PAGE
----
Gold is on a historic tilt, surpassing records that have stood for decades and taking aim at a psychologically round-number level above $2,000.
The rush for bullion, unsurprisingly comes amid the worst public-health crisis in generations, but what does the climb in the centuries-old haven asset mean for stocks over the longer term?
has traditionally rallied as stocks have fallen because of the yellow metal’s status as a safe play during times of uncertainty.
However, gold has climbed more than 26% as U.S. equities have recovered from a low on March 23 during the worst of the coronavirus crisis. As gold rose, the S&P 500 index
climbed nearly 45%, the Dow Jones Industrial Average
has advanced 40%, and the technology-heavy Nasdaq Composite Index
rallied by almost 55% over the same period.
Those tandem moves have raised the hackles of investors who fear that gold is signaling that stocks are overpriced as the economy is still reeling from the COVID-19 pandemic that resulted in a record 32.9% annualized decline of GDP in the second quarter, representing the fastest rate of quarterly decline on record using data going back to 1947.
Ryan Detrick, chief investment strategist for LPL Financial, in a recent blog post, noted that gold and stocks can rise in tandem, despite the perception that the asset prices are inversely correlated.
Correlations measure how asset prices move in relation to one another. A correlation of 1 would mean that stocks and gold move in perfect unison, while a correlation of zero indicates no relationship; and a correlation of negative 1 indicates that assets move in the exact opposite, or inverse, direction.
Gold’s rolling 100-day correlation with the S&P 500, for example, is 0.25, suggesting a slight positive relationship between prices of bullion and the broad-market benchmark over the past decade, according to Dow Jones Market Data.
However, over a 50-day rolling average, the correlation is negative 0.23 and negative 0.046, or nearly zero, over a 20-day rolling average, implying nearly no correlation to a slight inverse correlation over the midterm.
Detrick says that the tandem gains for gold and stocks is fairly rare but could herald a further rise in both assets, rather than necessarily suggesting an ominous outcome for surging equities.
“Think about this: 2020 is the first year since 1979 to have both gold and the S&P 500 make new highs during the calendar year,” he said.
“It is widely believed that stronger gold likely means something is wrong in the markets and investors are more defensive, but it might not be that simple,” Detrick wrote.
The LPL strategist said that when this condition of rising gold and stocks occurred more than four decades ago, both assets enjoyed double-digit returns.
“Gold added another 17% and the S&P 500 was up 26% in 1980,” he said.
That said, data show that gold has tended to continue to rally when it starts to trade in record territory, while stock price rallies eventually peter out. A chart from Detrick highlights that gold has build up a seven-year base, which could suggest a lengthy and potent rally for the precious metal (see attached chart):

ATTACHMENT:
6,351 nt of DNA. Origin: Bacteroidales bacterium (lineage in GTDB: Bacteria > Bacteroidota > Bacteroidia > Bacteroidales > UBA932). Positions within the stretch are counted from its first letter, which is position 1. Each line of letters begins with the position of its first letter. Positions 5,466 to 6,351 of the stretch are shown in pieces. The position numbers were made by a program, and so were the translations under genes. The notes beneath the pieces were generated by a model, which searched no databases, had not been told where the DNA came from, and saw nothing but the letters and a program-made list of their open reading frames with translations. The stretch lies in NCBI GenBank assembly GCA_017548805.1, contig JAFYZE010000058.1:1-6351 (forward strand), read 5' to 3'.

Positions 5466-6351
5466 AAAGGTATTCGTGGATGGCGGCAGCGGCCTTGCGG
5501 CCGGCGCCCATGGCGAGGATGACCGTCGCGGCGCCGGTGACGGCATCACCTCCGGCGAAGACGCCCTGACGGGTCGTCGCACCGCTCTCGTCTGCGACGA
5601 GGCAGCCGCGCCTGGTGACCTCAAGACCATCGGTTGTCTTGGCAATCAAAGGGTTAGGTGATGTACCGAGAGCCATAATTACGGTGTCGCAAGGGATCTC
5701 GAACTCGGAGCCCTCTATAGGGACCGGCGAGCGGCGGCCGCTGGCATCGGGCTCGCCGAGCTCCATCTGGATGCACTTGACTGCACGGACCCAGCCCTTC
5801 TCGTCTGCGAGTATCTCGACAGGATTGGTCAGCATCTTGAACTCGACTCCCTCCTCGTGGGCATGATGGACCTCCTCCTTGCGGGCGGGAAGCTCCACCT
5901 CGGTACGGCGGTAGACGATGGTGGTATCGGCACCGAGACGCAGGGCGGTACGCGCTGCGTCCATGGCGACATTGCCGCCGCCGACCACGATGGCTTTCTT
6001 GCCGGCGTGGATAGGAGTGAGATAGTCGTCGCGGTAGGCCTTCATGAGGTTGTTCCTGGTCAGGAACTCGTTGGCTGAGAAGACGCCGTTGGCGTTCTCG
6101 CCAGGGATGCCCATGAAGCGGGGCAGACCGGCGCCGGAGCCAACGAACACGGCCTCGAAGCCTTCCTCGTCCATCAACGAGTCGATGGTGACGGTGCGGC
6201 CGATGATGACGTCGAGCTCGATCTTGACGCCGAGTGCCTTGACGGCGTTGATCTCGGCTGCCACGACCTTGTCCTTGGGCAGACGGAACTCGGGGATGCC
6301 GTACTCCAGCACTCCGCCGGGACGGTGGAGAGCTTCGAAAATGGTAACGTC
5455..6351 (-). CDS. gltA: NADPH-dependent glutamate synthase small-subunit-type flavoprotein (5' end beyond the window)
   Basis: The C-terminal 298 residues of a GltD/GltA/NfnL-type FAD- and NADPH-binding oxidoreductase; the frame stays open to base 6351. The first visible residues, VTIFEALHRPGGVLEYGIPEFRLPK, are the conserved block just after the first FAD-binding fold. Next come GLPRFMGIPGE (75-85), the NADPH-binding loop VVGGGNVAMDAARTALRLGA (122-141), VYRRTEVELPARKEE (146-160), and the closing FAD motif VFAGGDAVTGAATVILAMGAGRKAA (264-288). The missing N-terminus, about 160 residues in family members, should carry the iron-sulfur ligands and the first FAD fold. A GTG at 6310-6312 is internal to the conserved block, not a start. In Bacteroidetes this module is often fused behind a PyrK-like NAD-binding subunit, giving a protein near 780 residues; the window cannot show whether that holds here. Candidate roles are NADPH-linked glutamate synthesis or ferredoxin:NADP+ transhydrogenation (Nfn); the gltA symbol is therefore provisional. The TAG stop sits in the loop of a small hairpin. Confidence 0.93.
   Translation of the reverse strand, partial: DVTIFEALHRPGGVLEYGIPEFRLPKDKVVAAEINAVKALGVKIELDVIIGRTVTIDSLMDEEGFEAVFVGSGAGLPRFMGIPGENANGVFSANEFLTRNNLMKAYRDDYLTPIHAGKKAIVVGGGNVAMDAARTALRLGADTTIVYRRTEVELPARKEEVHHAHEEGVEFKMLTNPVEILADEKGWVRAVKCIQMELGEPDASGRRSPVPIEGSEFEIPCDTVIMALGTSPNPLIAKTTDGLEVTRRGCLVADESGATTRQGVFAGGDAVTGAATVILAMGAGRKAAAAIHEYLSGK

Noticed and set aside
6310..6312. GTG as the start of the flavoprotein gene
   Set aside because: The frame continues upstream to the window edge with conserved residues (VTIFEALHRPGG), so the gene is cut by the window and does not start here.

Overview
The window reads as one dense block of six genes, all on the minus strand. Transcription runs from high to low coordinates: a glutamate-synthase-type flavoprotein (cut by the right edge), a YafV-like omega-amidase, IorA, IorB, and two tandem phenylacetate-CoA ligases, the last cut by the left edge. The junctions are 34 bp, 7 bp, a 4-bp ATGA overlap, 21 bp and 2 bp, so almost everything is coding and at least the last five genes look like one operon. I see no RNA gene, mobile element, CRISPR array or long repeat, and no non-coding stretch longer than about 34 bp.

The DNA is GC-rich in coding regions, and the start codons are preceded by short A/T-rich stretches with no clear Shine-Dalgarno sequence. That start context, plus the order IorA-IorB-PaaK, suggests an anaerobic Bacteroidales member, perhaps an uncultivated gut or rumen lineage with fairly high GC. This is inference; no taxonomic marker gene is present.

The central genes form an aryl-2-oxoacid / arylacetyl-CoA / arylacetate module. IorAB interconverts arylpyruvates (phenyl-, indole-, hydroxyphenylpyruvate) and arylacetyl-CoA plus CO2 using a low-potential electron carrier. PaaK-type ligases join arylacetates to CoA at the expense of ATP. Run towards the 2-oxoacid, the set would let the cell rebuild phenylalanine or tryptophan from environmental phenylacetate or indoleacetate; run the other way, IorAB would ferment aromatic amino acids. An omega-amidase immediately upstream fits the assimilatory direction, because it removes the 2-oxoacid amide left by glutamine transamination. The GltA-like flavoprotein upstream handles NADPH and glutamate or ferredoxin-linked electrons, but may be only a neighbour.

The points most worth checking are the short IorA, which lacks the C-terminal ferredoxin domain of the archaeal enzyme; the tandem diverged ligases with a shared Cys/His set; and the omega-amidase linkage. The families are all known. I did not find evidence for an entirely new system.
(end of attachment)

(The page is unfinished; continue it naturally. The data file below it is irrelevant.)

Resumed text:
There isn’t a huge sample size of data in which the pair of gold and equities were both trading near records but between 2007 and 2011, a period in which there were six record stretches for bullion, the average return for gold was 14.6%, compared with a loss of 0.23% for the S&P 500, according to Dow Jones Market Data.
It is worth noting that when gold hit a record back in 2007, it was its first since 1980.
Gold has held its price range since the first financial crisis back in 2007 and has gained momentum as the Federal Reserve and the U.S. government have doled out trillions in funds to help limit the economic harm from the pandemic.
So-called money printing has been one of the factors that gold bulls point to when they make the case for further runs for the metal. The Fed also has communicated its intention to support financial markets by keeping rates uber-low, with benchmark federal funds rates a range between 0% and 0.25%.
That is an environment that strategists say can support both gold and stocks because low yields in government debt can drive investors into riskier assets like stocks but that setup also makes buying gold, which doesn’t offer a coupon, more compelling to potential buyers.
A bout of weakness in the dollar
which has been trading at around a two-year low, compared against a half-dozen rival currencies, as measured by the ICE U.S. Dollar Index, has also been supportive for gold.
The weaker dollar has made gold more appealing because bullion is usually priced in dollars. And a weaker buck can also support shares of companies that have exposure to markets abroad, making their goods and services more attractive to overseas clients.
It is unclear how long gold and stocks can sustain their current trends, particularly during a period in the market where the coronavirus crisis has clouded the economic outlook and stoked unusual asset moves.
“The takeaway: Gold’s rally is the latest in a long list of unusual market moves that make us nervous,” wrote Lindsey Bell, chief investment strategist at Ally Invest, in a Friday research note.